Oscillators are momentum indicators that identify periods when an asset is overbought and oversold. It’s easy to recognize oscillators, as they are placed below a price chart and move within a particular range. Oscillators are believed to be highly reliable tools.
Interestingly, there is a disagreement between those who support technical analysis and fundamental analysis. For instance, in 2007, Irwin and Park issued a review claiming that 56 of 95 modern studies confirm that technical analysis provides positive results. Still, many of the positive results were questionable due to issues with data tracking. However, only by practicing can you make your own conclusions.
Relative strength index
The relative strength index, or RSI, is an oscillator that determines whether an asset is overbought or oversold, provides exact entry and exit points, and signals trend reversals.
The indicator has only one setting — period. The standard period is 14. It can be reduced when applying the RSI to low timeframes and increased when trading on higher timeframes.
The indicator consists of one line that moves within a 0-100 range. Its key levels are 30 and 70. When the RSI rises above 70, an asset is overbought, so the market may turn down soon. When the RSI is below 30, an asset is oversold, so its price may rise soon.
Traders should remember that a trend reversal is confirmed only when the oscillator leaves the overbought/oversold zone. Also, they should be cautious and confirm RSI signals because the indicator may return to zones several times before the market reverses.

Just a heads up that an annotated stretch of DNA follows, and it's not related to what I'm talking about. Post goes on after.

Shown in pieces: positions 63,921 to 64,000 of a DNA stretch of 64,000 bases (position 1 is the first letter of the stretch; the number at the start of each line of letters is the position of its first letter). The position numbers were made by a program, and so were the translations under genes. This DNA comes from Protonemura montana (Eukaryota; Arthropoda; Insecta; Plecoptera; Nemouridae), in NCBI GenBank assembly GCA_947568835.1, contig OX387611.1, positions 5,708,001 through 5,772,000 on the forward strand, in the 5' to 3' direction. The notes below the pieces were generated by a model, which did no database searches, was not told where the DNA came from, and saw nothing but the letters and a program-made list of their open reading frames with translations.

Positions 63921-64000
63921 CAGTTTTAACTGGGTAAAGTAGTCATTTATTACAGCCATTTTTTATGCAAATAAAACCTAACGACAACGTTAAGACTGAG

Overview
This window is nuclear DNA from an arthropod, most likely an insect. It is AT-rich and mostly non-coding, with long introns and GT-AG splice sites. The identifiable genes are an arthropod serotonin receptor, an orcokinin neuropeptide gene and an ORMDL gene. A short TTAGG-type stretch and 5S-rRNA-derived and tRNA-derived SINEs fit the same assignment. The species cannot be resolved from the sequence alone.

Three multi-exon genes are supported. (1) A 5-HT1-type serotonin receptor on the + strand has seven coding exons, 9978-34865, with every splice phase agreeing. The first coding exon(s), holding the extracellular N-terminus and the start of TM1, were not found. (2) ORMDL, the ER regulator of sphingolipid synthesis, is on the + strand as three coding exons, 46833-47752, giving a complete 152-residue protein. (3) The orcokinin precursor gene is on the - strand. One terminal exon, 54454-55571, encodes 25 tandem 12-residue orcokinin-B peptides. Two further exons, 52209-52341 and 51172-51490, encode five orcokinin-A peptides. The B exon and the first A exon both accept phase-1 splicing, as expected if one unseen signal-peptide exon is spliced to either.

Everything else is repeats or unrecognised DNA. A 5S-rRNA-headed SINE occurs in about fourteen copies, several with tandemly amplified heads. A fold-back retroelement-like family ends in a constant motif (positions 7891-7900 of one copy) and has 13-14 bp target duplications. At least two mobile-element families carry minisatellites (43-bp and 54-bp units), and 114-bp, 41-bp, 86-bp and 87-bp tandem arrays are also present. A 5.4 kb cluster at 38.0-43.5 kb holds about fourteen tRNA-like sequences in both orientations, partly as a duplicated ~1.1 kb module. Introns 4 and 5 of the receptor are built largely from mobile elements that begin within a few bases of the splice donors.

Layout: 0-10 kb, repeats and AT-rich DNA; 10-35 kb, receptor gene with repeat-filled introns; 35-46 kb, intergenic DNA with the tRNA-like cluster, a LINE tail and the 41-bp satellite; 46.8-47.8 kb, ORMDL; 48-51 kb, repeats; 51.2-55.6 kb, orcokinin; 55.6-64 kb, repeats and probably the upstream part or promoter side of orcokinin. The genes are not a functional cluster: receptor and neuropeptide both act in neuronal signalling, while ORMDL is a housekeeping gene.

A divergence is a strong signal occurring when an oscillator doesn’t confirm a price movement. There are bullish and bearish signals. The picture below shows the general rules.
Hidden divergences provide weaker signals but can be used if confirmed by other indicators or patterns.
A stochastic oscillator is an indicator that resembles the RSI as it moves within a 0-100 range and provides similar signals. However, the RSI is more effective in a trending market, while Stochastic is more applicable in consolidating markets.
The stochastic oscillator consists of two lines: the %K line and its moving average %D line. Stochastic’s key parameters are 14 and 3, where 14 stands for a period of the %K line (fast stochastic) and 3 is a period of the %D line.
Divergence signals are the same as for the RSI indicator.
Like the RSI, the stochastic oscillator reflects conditions in which an asset’s price is too high or too low. Stochastic’s key levels are 20 and 80. When the oscillator is below 20, an asset is oversold, and the price may rise soon. When the oscillator is above 80, the price may fall quickly as an asset is overbought.
You can also use line crossovers to catch buy and sell signals. When the %K line falls below the %D line above 80, it’s a sell signal. When the %K line rises above the %D line below 20, it’s a buy signal.
There are numerous oscillators, and there is no perfect one that would suit any strategy. You should select the one that will fit your approach. If you are a newbie trader and haven’t chosen an indicator, you could start with the relative strength index and Stochastic.